Canada's Condominium Magazine
A personal finance rate comparison site says that Canadians don’t use rate comparison sites enough when shopping for important financial products like home mortgages. The company, LowestRates, surveyed about 2,500 Canadians in early July and found that Canadians are not doing their due diligence in the area of personal finance. We say that smart financial decision making is important, but some of us are making “embarrassing” choices when it actually comes to making those decisions.
The home mortgage is usually taken as the single most important financial commitment most people will ever make. Being approved for a mortgage is an affirmation that the applicant is a mature, responsible, creditworthy individual, a welcome addition to that community of hard-working, committed homeowners who keep the economy humming along. Since a typical mortgage nowadays could be for several hundred thousand dollars, depending on where you live, paying the mortgage is literally a matter of keeping a roof over your head. It is not a contract into which one enters heedlessly.
It seems reasonable, therefore, given the importance of it, to assume that we would spend a great deal of time searching for the best possible mortgage available. The LowestRates survey found, however, that two-thirds of Canadians spend more time planning a vacation than they spend searching for a mortgage. We’re prepared to spend 7.5 hours planning the vacation, whose financial impact will be roughly $2000, but only 5.75 hours finding a mortgage, whose financial impact could be $300,000–$500,000 and more. Considering that a rate difference of just 0.5 per cent on a $400,000 mortgage could mean a saving of $30,000 over the life of the mortgage, this is a little surprising.
So why then, when it comes to our biggest financial decisions, like mortgages and insurance, do we settle for the first option presented by our banks? . . . We’re proactive in many aspects of life, but when it comes to personal finance, we default to established financial institutions out of habit.
Why do we do this? LowestRates says the main reason is that Canadians have “blind loyalty” to the big banks. Despite being “proactive” in many aspects of life, when it comes to personal finance, we “default” to the established financial institutions “out of habit.” Two-thirds of survey respondents got their mortgage through a bank, while only 8 per cent used comparison rate sites.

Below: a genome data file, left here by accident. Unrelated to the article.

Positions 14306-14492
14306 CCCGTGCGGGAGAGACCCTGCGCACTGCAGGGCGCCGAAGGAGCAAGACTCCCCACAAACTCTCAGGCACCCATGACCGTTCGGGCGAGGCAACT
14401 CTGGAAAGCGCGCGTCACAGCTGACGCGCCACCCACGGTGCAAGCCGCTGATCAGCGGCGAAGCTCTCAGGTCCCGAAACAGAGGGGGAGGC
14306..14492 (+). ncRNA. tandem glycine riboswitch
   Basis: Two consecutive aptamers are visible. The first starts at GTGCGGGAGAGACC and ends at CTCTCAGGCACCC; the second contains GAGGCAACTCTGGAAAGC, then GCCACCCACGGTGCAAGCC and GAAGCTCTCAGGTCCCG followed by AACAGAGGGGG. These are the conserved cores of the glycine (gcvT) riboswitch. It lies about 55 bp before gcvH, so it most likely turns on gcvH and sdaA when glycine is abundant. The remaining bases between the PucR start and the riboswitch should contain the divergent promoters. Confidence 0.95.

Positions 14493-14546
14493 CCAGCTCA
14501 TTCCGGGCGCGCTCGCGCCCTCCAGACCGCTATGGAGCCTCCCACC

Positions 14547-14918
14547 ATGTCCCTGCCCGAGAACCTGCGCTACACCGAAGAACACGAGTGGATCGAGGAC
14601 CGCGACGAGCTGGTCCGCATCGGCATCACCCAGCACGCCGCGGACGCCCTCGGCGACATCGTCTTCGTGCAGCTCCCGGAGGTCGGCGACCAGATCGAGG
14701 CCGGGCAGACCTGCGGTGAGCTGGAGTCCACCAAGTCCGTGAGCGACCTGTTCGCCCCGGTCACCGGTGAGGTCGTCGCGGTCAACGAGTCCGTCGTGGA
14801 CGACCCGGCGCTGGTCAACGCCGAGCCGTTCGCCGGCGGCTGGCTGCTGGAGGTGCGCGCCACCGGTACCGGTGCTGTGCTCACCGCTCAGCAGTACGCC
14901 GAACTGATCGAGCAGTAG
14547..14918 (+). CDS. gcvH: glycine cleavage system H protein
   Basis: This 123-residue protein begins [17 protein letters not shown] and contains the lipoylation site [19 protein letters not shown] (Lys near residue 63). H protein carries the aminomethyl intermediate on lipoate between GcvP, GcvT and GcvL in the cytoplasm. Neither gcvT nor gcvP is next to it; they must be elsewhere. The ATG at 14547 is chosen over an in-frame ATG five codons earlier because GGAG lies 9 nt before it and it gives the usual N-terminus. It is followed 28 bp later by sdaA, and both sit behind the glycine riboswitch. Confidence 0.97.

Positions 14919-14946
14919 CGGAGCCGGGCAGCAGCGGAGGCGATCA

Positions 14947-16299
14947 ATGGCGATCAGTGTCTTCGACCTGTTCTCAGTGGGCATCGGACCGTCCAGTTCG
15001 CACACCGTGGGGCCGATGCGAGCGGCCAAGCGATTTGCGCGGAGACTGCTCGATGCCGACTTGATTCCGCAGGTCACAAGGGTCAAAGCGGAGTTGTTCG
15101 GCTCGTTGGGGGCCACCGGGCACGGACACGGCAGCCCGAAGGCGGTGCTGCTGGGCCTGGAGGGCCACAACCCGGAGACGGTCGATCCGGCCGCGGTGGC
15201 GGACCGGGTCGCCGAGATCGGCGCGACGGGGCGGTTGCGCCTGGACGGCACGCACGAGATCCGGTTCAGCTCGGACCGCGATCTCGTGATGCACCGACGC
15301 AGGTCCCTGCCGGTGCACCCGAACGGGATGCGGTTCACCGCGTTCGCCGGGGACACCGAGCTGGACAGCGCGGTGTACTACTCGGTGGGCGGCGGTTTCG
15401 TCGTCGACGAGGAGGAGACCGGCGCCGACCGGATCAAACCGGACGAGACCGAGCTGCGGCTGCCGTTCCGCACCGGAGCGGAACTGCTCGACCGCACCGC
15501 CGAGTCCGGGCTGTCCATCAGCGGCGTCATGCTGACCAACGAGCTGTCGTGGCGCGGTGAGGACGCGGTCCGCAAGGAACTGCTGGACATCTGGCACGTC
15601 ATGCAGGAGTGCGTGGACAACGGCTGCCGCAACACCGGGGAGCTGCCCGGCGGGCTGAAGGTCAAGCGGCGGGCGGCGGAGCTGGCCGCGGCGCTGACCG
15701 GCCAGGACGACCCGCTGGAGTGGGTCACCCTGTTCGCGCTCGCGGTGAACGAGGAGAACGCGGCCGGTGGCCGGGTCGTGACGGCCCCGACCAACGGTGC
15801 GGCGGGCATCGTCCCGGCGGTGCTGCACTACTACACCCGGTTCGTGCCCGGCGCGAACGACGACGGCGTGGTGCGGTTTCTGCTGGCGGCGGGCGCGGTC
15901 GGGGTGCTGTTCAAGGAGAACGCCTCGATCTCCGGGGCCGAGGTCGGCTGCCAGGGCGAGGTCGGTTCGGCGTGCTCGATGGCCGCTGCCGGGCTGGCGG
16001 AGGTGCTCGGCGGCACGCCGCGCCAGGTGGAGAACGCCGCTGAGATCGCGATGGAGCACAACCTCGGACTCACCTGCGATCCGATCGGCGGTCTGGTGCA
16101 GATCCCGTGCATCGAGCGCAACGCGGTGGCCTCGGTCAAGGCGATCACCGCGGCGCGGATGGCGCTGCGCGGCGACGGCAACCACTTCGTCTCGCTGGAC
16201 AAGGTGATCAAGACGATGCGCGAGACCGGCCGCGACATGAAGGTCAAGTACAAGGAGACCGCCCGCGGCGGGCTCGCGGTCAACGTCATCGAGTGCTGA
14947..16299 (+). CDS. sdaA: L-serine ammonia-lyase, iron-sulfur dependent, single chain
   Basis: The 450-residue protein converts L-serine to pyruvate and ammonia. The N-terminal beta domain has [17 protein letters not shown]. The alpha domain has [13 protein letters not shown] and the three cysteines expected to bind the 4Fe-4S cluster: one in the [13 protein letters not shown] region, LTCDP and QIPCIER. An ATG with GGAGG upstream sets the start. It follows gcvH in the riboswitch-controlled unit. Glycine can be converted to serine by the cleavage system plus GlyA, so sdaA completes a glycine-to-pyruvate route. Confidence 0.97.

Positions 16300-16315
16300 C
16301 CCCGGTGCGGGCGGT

We use comparison rate sites for other purposes, like travel, but not so much for personal finance. Thanks to an ad campaign that can best be described as carpet bombing, Trivago has become the best known comparison rate site for hotel bookings. But, says LowestRates, Canada has one of the lowest adoption rates for comparison site use and for FinTech in general, though there is a strong age factor at work here. Millennials are three times more likely to go online to compare rates for mortgages.
Still, FinTech, those newly emerging, disruptive, up-start companies that are supposed to shake up the financial services industry around the world, has not yet attracted Canadians in large numbers. This is somewhat surprising since Toronto is reportedly one of the top global cities for FinTech, with 350,000 employed by 12,000 firms, according to MaRS.
Some analysts are already saying that FinTech is no longer truly disruptive, given that the big banks, those same banks that were supposed to be FinTech’s targets, are using FinTech’s tools to beat them at their own game. The upstarts are in many cases being acquired by the banks and incorporated in their own service offerings.
In the case of LowestRates, the company says growth has been strong since 2013, pushed mainly by Millennials. If the use of other rate comparison sites in North America can be viewed as a model, adoption rates will increase among older demographics. We already use rate comparison sites for flights, hotels and retail shopping. Why not for mortgages?